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Why Victoria is a breathtaking cinematic achievement

This one-take wonder is a game-changer which demands to be seen (without interruption)

Victoria
A scene from Victoria

Let’s discover Victoria. Films shot in one long take have still yet to work their way into the cinematic landscape in the same ubiquitous way that the found footage feature did, but there’s a valid reason for that. It’s a huge endeavour to pull off successfully, with a level of synchronicity between film crew and the actors which goes well beyond the usual collaborative requirements of the medium. Even those films which loosely use this conceit and mask any cuts via some clever editing, paradoxically pull the viewer out of the film via that compulsion to search for the seams – the hugely overrated Birdman is certainly an example of this. But what of those films which use this narrative constraint in a completely organic way, minus any visual cheats or obvious leaps in time.

Victoria
A behind-the-scenes shot of the sparse crew on Russian Ark

Alexander Sokurov succeeded in doing so with his 2002 period drama Russian Ark, yet watching the film, there’s always that semi-conscious notion that the director is trying his utmost to impress his audience at literally every corner as he fills the screen with elaborate, ornately-designed sets and packs it with supporting artists. Perhaps unsurprisingly, the one-shot film works much more effectively in an intimate and stripped-down setting, which is precisely what director Sebastian Schipper and his creative team do within Victoria. The film is devoid of any magic masking cuts in the whole of its ambitious 138 minute running time, existing as an entirely immersive experience without once drawing attention to the framing device.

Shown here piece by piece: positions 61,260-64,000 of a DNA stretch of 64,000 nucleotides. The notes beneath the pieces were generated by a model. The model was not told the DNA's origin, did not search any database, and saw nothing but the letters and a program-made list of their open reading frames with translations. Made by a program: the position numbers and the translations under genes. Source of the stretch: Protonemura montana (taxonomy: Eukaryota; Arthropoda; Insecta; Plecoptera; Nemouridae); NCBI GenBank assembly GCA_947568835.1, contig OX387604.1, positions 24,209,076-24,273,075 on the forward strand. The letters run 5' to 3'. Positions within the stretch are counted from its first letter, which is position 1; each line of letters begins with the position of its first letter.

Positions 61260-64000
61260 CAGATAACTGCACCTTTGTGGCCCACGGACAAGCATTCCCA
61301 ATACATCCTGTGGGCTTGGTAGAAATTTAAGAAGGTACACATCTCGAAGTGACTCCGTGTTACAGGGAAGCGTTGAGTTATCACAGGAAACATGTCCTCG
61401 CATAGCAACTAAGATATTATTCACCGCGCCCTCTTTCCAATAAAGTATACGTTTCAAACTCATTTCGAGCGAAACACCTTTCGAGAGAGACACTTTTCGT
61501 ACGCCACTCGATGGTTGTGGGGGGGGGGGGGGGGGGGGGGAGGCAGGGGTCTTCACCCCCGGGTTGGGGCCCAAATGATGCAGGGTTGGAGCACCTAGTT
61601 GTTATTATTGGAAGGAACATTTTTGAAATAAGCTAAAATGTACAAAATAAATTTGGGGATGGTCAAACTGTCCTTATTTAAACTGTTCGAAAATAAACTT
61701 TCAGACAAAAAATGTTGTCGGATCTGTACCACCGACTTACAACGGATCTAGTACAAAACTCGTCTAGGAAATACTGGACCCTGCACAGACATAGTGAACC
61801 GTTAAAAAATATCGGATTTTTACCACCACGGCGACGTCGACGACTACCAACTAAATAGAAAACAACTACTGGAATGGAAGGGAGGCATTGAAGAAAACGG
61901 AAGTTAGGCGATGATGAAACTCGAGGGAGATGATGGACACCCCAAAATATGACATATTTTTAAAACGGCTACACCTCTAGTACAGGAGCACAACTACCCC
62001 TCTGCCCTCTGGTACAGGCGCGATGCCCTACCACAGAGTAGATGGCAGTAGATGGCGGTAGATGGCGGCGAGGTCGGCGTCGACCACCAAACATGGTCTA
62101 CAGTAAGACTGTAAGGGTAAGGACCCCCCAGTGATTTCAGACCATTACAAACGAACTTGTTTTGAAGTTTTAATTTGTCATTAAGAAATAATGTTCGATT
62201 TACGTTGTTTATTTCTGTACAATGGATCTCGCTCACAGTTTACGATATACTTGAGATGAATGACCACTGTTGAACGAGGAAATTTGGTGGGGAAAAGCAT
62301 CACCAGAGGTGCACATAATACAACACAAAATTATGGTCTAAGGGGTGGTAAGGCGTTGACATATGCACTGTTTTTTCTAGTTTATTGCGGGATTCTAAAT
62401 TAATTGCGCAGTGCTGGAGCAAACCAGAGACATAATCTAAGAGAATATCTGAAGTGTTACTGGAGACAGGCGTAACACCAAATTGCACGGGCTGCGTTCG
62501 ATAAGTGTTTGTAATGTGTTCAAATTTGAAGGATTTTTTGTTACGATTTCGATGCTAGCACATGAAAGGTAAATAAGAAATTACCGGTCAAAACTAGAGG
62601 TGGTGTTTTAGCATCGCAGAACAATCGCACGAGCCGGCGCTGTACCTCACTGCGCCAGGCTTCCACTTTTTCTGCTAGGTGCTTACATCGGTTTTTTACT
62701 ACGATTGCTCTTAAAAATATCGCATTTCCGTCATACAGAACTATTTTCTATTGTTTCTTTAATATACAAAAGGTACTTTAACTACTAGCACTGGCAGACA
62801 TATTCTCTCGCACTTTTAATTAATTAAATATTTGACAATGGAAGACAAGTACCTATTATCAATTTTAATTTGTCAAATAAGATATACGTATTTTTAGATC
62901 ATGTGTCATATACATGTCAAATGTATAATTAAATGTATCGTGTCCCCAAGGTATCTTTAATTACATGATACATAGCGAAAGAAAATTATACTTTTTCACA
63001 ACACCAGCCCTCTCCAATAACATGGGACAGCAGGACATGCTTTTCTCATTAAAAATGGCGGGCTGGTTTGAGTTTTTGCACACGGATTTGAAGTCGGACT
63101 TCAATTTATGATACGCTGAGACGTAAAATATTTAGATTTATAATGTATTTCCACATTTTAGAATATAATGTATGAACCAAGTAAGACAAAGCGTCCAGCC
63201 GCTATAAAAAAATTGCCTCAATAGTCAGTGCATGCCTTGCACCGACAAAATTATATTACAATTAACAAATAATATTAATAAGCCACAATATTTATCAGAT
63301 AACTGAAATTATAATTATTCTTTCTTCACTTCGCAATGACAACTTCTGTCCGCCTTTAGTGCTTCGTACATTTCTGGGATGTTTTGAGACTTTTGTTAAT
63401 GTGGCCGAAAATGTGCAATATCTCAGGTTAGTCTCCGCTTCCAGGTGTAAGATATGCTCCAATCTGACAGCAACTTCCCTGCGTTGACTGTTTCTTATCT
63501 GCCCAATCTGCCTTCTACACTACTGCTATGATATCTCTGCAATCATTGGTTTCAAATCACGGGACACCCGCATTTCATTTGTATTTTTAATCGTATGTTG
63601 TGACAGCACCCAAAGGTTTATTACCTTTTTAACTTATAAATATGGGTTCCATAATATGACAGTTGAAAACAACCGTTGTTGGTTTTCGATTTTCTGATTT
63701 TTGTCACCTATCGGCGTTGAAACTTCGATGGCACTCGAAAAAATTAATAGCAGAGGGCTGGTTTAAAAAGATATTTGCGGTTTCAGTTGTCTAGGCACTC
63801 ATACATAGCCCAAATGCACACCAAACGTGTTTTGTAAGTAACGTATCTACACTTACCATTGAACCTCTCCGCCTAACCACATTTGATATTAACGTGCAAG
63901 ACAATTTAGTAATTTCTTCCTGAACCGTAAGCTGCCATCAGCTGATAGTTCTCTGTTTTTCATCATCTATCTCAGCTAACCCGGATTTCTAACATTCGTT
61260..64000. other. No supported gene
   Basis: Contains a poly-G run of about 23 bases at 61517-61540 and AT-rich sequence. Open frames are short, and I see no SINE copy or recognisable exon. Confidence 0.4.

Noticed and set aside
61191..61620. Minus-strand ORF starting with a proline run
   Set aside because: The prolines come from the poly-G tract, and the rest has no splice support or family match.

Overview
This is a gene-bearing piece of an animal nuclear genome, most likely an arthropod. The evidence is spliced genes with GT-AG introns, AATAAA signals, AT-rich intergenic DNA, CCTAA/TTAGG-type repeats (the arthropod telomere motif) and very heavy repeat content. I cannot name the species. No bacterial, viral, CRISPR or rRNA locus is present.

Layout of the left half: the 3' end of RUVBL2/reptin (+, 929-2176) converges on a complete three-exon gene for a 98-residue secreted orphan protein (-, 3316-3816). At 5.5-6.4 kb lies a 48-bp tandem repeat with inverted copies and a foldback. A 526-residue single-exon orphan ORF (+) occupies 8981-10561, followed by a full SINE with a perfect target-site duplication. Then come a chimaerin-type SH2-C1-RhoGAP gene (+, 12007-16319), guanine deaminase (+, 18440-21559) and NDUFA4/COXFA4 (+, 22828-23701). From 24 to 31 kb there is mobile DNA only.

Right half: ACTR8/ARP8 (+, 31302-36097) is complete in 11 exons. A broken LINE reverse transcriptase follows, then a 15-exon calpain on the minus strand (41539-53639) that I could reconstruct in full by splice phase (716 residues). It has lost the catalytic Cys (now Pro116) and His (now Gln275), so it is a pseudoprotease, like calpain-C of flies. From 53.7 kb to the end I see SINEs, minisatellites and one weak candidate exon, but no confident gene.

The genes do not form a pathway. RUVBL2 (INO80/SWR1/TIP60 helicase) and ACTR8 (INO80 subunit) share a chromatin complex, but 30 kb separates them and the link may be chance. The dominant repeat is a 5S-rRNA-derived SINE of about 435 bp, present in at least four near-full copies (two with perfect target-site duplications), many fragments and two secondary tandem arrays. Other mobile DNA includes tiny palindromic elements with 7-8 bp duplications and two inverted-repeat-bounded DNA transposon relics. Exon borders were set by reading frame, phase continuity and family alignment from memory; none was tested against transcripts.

Victoria
Laia Costa, Frederick Lau and Franz Rogowski in Victoria

Laia Costa – soon to be seen in the polished Hollywood ensemble Life Itself – stars as the titular, waif-like drifter from Spain who has recently moved to Berlin, seemingly without anything in the way of any plan or strategy. Alone in a country where she doesn’t speak the language, she meets an animated group of guys upon exiting a club in the small hours of the morning. Tempted to stick around by one of the pack (Frederick Lau), she ambles around with them, drinking beers they steal from an off-licence and sneaking up onto a private rooftop. So far so jovial, but it soon transpires that the revellers are about to embark on a robbery to pay back a prison protection debt. With their getaway driver too blitzed to drive, Victoria is more than happy to offers her services and tags along.

Victoria
Frederick Lau and Laia Costa in a pic from Victoria

There’s zero whiff of any gimmick during the heroine’s journey, and it’s apparent as the morning sun takes hold of the city, just how skilfully Victoria plays with the notion of temporal awareness in cinema – not just within the boundaries of the film itself, but also in the passive world of the viewer. Given what’s required of the performers, this kind of challenge would be tough for even the most responsive actor out there, but having begun his career in front of the camera, it’s clear Schipper knows how to get the best out of his cast, despite the very unusual and fragmented style in which they’re asked to perform. Victoria is not only a technical and choreographed marvel, but it also advances cinema without the reliance of any digitally- enhanced bells and whistles. It’s an astounding piece of charged vérité which continues to grip and convince until the final uninterrupted frame.

  • 1917 | Sam Mendes and Andrew Scott discuss the film’s single-take

Watch the trailer of Victoria:

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